North American and European grasslands consist of relatively young communities that have evolved under human influences. These communities are uniformly sensitive to top-down controls and exhibit rapid changes in plant composition when the intensity and frequency of these controls are altered. These changes are intensifying due to the suite of global change factors, including the continued presence and introduction of new plant species. Establishment of nonnative plant species into grasslands requires resource opportunities generated by natural and human-induced disturbances and by niche differences of the new species. Persistence and spatial expansion require that the traits of the introduced species be compatible with a new regime of competitors, predators, pathogens, and symbionts. Plant traits of the invaders may then further facilitate the invasion process by preempting resources or by restructuring the soil microbial community and trophic food web in ways that directly or indirectly benefit the invading species.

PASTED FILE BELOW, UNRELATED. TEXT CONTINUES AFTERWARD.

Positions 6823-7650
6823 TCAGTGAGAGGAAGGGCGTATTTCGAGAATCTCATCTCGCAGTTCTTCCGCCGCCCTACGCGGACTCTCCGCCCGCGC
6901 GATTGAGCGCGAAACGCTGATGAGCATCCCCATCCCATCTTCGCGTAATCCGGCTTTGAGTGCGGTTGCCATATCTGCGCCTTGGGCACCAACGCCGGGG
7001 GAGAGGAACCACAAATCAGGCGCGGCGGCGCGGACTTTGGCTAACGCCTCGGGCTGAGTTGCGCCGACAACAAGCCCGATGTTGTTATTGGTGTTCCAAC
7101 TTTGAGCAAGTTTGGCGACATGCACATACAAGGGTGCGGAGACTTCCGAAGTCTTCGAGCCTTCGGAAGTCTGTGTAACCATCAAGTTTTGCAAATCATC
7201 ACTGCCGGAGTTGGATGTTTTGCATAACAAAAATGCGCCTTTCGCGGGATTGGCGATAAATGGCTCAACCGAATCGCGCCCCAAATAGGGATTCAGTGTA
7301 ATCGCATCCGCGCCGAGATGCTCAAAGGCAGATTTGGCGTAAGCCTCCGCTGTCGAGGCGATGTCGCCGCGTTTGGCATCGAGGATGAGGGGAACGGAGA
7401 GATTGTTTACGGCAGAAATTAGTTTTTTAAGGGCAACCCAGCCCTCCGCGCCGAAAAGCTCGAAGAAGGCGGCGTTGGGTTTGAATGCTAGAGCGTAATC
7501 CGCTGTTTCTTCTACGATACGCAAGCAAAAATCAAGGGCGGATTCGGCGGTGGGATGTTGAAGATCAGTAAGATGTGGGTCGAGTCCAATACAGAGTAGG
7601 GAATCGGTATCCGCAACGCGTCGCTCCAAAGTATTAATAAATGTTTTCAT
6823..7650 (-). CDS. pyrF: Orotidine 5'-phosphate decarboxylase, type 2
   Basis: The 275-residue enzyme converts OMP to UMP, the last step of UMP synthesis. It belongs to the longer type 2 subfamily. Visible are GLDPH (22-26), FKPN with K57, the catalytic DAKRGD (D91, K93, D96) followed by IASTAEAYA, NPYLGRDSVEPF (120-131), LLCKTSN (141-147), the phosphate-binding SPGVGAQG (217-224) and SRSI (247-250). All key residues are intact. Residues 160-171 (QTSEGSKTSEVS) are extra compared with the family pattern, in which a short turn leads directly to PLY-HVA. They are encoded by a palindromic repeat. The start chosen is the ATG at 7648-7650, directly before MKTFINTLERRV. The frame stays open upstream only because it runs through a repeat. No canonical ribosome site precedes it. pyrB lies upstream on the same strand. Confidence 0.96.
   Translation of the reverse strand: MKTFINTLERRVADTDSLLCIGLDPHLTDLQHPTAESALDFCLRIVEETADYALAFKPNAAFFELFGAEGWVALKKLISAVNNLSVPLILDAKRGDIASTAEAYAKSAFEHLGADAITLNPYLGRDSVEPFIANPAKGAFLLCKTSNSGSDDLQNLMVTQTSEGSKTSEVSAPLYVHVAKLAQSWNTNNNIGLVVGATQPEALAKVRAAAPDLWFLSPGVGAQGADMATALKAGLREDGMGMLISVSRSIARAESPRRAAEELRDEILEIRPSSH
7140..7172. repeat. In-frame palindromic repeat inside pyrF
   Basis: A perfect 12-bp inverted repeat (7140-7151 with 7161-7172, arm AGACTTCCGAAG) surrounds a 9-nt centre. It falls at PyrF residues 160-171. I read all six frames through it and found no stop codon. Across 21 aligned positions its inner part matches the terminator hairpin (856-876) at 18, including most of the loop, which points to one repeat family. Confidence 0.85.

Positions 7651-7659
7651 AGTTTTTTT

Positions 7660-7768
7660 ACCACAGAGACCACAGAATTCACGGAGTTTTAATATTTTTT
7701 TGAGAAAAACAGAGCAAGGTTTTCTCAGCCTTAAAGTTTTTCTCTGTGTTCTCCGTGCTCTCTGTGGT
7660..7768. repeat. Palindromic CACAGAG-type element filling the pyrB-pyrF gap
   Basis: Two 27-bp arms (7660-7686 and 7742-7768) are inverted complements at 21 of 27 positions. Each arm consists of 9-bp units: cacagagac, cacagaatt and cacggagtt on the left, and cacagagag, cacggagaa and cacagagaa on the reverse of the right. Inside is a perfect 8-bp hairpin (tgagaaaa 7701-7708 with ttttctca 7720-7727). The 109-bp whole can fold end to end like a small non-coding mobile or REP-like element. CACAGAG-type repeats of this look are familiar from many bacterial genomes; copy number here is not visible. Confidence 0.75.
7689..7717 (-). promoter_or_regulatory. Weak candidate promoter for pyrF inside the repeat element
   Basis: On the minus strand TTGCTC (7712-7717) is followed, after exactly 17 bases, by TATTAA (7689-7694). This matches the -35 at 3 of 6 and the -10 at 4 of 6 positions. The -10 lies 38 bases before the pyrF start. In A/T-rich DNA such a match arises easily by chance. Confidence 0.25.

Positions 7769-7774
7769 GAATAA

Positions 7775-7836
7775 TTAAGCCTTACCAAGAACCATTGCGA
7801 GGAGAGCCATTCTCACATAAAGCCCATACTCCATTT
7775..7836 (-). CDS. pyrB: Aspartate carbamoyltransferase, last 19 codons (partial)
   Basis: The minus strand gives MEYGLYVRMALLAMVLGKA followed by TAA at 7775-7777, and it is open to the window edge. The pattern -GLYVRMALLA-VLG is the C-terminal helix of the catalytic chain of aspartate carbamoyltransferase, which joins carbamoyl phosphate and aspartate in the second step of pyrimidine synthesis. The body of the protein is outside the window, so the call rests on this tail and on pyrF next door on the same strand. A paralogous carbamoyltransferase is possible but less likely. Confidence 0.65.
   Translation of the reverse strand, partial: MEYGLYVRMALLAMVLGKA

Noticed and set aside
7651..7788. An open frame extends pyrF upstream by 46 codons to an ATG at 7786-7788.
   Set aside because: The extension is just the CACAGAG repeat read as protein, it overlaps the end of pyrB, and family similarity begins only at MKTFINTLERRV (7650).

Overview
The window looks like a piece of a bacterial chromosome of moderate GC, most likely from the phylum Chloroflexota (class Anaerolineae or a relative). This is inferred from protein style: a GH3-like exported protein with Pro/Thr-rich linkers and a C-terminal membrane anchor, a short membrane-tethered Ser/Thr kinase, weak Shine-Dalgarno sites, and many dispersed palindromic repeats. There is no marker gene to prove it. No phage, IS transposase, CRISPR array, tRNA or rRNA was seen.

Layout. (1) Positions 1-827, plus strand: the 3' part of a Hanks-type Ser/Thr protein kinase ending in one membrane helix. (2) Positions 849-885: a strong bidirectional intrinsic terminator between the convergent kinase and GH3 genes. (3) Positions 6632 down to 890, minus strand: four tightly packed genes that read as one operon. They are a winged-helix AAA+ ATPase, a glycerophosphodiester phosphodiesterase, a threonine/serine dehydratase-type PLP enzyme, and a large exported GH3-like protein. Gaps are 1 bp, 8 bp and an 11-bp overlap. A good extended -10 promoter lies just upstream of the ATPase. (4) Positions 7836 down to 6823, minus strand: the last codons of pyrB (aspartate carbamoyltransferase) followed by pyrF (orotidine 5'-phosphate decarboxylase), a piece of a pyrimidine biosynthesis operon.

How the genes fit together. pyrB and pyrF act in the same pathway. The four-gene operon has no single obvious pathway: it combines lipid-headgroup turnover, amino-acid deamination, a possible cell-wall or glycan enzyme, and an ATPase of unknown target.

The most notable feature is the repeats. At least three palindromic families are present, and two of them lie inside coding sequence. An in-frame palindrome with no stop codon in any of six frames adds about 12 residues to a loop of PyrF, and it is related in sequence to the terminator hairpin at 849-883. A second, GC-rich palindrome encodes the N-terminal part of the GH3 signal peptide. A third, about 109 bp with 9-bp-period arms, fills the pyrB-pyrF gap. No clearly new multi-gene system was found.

Annual Review of Ecology, Evolution, and Systematics – Annual Reviews
Published: Dec 1, 2011
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